A few good cameos from David Warshofsky, as a prickly old friend of Wilson's, and Margo Martindale, as a date gone wrong, grace the torpid landscape. But it should all be sharper and funnier than it is.
The plot opts for cop-out sentimentality and begins to melt into goo.
Woody Harrelson is the only life in this party, a misstep that gives Daniel Clowes' graphic novel the indie-cutesy treatment.
You'll want to spend time with "Wilson." Even if nobody else does.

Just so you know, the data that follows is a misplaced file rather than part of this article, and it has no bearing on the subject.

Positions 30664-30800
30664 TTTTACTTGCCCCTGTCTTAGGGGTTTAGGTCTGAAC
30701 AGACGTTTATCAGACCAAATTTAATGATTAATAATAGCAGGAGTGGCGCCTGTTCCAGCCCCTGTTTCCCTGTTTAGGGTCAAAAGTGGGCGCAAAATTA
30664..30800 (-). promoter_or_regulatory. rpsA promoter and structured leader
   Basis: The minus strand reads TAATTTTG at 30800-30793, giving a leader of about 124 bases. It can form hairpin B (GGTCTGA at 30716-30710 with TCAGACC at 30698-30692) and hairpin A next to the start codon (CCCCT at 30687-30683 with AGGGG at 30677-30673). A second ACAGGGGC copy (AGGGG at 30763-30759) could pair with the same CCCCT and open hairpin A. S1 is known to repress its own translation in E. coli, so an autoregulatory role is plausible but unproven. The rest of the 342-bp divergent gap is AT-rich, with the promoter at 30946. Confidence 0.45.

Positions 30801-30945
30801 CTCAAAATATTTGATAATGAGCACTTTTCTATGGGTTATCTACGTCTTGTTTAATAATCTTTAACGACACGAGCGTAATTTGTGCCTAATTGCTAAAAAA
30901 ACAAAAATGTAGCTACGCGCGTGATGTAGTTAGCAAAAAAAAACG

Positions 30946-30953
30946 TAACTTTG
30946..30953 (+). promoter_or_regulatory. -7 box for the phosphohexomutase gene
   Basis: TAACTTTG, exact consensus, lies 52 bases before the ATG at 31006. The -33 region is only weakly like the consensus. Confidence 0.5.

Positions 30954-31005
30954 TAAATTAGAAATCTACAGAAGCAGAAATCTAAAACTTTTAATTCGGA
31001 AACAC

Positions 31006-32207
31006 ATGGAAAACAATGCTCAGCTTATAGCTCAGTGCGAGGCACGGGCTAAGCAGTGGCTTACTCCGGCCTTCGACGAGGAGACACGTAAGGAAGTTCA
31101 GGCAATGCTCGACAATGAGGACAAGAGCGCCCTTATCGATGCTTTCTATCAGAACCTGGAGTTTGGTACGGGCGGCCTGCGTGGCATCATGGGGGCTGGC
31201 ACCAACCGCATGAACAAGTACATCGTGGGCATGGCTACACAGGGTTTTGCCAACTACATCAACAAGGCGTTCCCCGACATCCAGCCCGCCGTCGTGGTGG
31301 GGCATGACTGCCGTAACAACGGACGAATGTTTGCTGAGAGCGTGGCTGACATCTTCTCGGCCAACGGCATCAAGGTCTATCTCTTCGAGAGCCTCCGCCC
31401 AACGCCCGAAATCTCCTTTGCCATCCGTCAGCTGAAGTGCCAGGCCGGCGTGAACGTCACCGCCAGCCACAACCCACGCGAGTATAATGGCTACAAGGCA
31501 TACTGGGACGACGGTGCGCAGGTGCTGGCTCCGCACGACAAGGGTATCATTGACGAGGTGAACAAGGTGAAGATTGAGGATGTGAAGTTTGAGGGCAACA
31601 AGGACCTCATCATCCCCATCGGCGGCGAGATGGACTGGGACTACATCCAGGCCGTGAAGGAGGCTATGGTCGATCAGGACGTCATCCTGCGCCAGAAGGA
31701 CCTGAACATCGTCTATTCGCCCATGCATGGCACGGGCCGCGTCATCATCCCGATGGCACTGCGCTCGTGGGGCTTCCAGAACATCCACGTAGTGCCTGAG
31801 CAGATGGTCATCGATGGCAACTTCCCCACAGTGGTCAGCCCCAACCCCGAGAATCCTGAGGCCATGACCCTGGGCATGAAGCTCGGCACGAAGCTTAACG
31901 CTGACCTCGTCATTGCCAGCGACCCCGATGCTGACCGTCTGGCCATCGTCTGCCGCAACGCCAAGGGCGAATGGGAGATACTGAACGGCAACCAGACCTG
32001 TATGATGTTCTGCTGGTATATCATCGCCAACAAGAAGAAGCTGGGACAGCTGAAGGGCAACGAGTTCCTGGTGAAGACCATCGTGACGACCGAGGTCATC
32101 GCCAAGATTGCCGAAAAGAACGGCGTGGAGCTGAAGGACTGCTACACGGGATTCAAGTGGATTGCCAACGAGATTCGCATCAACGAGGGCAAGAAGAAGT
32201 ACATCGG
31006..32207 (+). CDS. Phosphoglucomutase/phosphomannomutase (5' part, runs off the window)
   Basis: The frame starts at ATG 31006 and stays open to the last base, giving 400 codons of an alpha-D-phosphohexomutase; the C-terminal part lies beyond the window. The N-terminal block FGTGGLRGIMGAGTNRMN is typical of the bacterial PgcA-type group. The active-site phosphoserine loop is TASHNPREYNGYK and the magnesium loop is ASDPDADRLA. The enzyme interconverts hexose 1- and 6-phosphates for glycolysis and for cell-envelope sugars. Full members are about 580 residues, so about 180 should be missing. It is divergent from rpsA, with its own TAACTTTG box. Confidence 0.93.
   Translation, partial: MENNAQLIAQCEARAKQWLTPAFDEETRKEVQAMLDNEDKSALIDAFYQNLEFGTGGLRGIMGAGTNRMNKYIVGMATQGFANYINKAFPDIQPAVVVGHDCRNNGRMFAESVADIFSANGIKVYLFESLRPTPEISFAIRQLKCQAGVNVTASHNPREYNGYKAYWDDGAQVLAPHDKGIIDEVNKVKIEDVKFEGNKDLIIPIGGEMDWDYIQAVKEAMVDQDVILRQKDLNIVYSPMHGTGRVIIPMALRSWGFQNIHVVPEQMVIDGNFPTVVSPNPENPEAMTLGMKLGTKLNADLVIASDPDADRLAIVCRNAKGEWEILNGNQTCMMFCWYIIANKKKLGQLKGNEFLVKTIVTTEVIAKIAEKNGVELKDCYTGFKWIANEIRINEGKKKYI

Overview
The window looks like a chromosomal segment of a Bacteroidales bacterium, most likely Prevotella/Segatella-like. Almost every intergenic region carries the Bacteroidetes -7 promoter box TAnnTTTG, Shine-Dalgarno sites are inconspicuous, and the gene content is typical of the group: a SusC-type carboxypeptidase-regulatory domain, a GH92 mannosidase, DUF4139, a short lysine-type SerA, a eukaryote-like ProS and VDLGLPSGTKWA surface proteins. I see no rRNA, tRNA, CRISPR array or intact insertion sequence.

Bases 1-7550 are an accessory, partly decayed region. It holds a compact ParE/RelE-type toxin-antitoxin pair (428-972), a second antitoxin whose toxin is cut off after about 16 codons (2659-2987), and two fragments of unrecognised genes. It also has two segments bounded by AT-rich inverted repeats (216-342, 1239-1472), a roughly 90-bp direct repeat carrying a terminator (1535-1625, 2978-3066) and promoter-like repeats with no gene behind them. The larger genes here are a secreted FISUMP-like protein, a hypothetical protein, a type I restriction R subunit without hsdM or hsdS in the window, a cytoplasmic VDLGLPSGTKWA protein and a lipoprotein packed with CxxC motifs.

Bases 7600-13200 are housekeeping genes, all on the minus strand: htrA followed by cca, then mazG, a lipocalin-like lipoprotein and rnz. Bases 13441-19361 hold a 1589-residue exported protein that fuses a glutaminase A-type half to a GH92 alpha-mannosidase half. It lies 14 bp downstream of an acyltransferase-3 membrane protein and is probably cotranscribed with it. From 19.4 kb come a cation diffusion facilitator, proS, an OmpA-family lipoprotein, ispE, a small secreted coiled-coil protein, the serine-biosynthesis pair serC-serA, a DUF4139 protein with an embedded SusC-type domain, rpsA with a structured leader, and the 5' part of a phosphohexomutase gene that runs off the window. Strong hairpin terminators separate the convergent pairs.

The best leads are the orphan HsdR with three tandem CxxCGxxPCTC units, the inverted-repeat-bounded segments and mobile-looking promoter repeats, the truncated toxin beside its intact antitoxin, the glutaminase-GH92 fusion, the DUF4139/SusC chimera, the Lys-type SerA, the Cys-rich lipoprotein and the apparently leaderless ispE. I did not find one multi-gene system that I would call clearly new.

Perhaps I've seen one too many movies in which men who need to grow up have to wreak havoc on other people's lives to do it. And this is that one too many.
Like Wilson himself, the movie is a bit of a throwback, out-of-step with the times, but whimsical in its execution.
A fractured, heartsick, funny adventure in mundane misery.
Harrelson is as engaging as the man's personality allows. But Wilson struggles with tone, shifting from monotonously bleak to predictably satirical to improbably sanguine.
J. R. Jones
Craig Johnson, coming to this project from his indie success The Skeleton Twins, can't find the heart in this fractured, disappointed family.